I got into horror slowly and wouldn't be a full fledged horror fan until I was an adult but even as a kid I showed signs of interest in the field. Of course there was Halloween, best night of the year. I read a bunch of the Goosebumps books and for a time R.L. Stine was an important figure in my life. Bunnicula was tremendous fun.

My real exposure to horror, what really got its claws into me and stayed with me, were two sources: Scary Stories to Tell in the Dark by Alvin Schwartz and E.C. Comics. I was aware of the Schwartz books from a fairly early age and many of stories he told were terrifying as hell. Even as an adult I recognize their power but no doubt that is due to the fact th as t they were based on folklore. As a kid, I could only handle a couple of them. This was a time when Freddy Kruger was unbearably scary to me.

I told the story of my experience with E.C. Comics in another article and so I won't go into too much detail. E.C. Comics saw a widespread reprint run in the 90s and I was able to get into them fairly early. I was a couple of years older by then and horror was palatable to me by then. Out of anything, those comics has a singular influence on my youth as a horror fan. Without the guidance of the Crypt-Keeper and his fellow Ghoulunatics the trajectory of my interests would have been different, less focused. Horror is something I grew with and kept returning to. There was an allure about that magnetized me then as it does now. I can thank horror fiction for giving me a sense of direction, a literary form I could give my heart to. It was the spice that the bookish side of me needed.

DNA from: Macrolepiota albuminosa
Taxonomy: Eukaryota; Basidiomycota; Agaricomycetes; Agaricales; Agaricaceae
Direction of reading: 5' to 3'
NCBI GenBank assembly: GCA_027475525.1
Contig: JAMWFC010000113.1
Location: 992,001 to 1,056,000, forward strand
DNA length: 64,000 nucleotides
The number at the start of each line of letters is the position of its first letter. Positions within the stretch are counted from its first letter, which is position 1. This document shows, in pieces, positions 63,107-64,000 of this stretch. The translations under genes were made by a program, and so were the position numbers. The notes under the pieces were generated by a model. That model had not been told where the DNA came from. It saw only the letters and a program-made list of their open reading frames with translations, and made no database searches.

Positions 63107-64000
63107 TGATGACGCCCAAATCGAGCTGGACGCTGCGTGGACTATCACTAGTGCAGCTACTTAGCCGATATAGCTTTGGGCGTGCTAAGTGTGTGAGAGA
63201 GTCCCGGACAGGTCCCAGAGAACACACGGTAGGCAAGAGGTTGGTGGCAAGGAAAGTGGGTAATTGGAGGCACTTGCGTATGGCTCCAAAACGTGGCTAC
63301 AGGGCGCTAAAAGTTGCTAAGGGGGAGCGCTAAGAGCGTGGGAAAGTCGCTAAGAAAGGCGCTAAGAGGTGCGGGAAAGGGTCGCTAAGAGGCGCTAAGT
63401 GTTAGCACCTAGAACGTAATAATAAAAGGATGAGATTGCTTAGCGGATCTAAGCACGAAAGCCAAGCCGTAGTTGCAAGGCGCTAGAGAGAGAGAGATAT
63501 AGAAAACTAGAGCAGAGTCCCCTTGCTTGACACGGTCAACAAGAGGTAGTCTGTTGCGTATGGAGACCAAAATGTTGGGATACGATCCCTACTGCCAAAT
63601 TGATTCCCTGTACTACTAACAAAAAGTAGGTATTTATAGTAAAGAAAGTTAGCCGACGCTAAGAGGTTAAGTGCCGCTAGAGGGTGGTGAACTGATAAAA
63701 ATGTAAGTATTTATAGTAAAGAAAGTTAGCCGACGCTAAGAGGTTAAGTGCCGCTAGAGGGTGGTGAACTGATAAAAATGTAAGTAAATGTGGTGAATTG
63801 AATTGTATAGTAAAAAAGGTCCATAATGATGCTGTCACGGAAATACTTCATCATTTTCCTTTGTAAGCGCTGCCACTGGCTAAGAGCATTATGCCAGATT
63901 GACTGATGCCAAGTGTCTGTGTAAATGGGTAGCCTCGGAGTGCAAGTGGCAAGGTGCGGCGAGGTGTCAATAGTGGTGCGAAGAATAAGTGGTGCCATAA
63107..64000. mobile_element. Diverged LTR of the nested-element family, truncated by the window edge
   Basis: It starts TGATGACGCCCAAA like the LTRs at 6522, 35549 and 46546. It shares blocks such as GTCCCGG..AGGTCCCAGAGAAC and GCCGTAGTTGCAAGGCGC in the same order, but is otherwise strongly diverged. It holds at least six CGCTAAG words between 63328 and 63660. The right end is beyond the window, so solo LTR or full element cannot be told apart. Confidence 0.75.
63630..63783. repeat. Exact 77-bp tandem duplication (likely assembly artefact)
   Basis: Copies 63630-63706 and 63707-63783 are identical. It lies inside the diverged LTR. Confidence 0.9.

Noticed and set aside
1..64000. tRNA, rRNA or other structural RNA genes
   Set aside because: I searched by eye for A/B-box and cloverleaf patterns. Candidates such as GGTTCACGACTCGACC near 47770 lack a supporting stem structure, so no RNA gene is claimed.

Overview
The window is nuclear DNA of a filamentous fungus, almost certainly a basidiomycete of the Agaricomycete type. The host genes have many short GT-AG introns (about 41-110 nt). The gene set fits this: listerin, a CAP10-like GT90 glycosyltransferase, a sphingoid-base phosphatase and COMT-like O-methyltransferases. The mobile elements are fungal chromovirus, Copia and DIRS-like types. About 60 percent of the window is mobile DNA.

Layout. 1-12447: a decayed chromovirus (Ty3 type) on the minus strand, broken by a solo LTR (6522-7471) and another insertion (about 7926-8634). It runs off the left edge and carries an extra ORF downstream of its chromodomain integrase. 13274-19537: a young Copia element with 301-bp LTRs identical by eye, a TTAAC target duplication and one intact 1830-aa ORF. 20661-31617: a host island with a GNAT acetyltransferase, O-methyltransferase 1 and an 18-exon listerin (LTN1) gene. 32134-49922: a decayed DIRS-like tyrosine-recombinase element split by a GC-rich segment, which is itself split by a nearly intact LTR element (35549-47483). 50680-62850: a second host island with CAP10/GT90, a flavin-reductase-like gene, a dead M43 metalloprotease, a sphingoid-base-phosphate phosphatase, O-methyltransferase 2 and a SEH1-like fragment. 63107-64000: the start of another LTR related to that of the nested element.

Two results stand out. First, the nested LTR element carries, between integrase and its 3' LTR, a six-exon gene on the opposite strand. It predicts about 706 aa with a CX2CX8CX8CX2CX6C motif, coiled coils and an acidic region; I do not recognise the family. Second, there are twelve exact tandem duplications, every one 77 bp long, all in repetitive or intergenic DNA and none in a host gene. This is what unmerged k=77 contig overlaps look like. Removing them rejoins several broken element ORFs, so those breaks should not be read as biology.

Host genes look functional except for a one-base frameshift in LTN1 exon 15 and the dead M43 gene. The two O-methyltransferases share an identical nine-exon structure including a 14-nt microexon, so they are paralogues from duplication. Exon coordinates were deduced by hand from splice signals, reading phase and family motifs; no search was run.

P.S. There was an author of kid horror I wish I got into when I was younger but only started reading him last year. John Bellairs wrote classic novels, including The House With a Clock In Its Walls, about sorcery, ghosts, and curses that had the flavor of Harry Potter decades before hewas introduced to the world. I say the flavor of Harry Potter but mixed with a heaping dose of M.R. James. He even acknowledged James as an influence and it shows, especially in The Figure in the Shadows. It's a winning combination.

Written by Nicholas Montelongo

No comments

The author does not allow comments to this entry